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Nature School :: The Question Place

Awhile back, we spent our Nature School time in a different part of the Raccoon Branch area.  This week, we spent it in the branch.  It wasn't too hot in the woods yesterday morning, but the icy mountain stream was still welcome and fun.  No one got cold, though our feet did get a little numb!

Willow calls the area around one section of the stream "The Place Where I Learned to Ask Questions."  That is what she did.  I can remember it well.  It is funny how things change as you have more children.  Laurel seemed to ask questions from the moment she learned to use words!  Willow was solidly three!

Bag

I brought my flute along, carefully stashed inside Grandma Lois's shoulder bag from long ago.  She loved going to arts & crafts shows and I feel certain this came from one.

Creekside

Laurel was a little tentative in the water, but the rocks were very slippery in places.  I'll admit to being a little cautious, too, though I used to spend hours every week standing in streams testing water quality.  I quickly found my feet, and those rocks were just as unpreditcable as ever.

Going Upstream

These two, they were the adventurers.  The water was low, as you can see.  It was probably good for taking children in the creek.  We tried following the water the whole way, but some big storms had blocked the way with logs and debris.  Log jams in action.

Rhododendron

It's not often you see Rhododendrons in bloom in the woods, where it is shady, but there were numerous blooms.  You could find the open and discarded flowers floating down the stream.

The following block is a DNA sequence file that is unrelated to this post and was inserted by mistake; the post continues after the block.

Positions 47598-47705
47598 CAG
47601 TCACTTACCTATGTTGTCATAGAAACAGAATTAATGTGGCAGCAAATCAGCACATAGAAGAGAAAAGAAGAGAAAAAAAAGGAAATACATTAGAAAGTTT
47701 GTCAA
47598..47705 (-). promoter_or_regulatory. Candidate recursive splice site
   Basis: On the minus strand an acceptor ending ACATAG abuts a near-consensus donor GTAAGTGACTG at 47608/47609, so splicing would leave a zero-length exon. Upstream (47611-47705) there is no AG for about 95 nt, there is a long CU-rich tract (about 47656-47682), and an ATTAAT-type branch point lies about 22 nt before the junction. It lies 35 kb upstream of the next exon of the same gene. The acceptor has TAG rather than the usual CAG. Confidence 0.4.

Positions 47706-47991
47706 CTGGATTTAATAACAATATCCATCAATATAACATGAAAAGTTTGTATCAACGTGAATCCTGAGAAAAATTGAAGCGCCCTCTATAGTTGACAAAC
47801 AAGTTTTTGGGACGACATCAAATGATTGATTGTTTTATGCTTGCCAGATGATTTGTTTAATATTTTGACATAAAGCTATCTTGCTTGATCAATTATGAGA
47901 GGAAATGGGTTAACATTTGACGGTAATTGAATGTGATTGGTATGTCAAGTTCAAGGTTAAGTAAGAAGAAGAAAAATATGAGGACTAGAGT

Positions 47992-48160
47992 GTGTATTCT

Tulip Tree

And there were numerous golden leaves scattered on the ground.
Though the heat may be topping out around ninety, harvest and Fall are not far off.

Raccoon Branch

It really was a beautiful morning.  I can see the same stream that has been in my life through many changes, and I can see the hemlocks thinning from the wooly adelgid.  I wonder how the forests will look as the years pass.  I recall the ice of Winter and the splendor of Autumn.  My dad says that you can fly over the land and see that it is not really as crowded as it seems.  It is so easy to lose sight of these wild places, even living in a small town of less that 6,000 people. 

Leaves :

Comments

( 4 trees — Plant a Forest )
(Anonymous)
Jul. 20th, 2016 03:08 pm (UTC)
Such a beautiful post. We can see the signs of declining summer here, too, and they are welcome. 'The Place Where I Learned to Ask Questions' - that is too funny. I think it is very telling that she learned to ask questions out in nature. :) I love to revisit the same places again and again, places that have been a part of my life for years and years. There's something infinitely comforting about that. - Stacey
impossibleway
Jul. 21st, 2016 08:07 pm (UTC)
Indeed, there is. Everything changes--this area is now a wilderness area for all time, and there is great comfort in that.
(Deleted comment)
impossibleway
Jul. 28th, 2016 10:20 am (UTC)
We have so many similarities between our woods and hers, it would not surprise me. This is the place where the twin flowers grow most thickly, like in Peter and Lotta's Christmas. :-)
( 4 trees — Plant a Forest )

A Blessed Wilderness

It was just like being in heaven, being in there. In those days there was no road. The park was all a blessed wilderness. I have often thought what a wonderful people we would have been if we had wanted to keep it that way.

~Adolph Murie, biologist, on Denali


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© impossibleway

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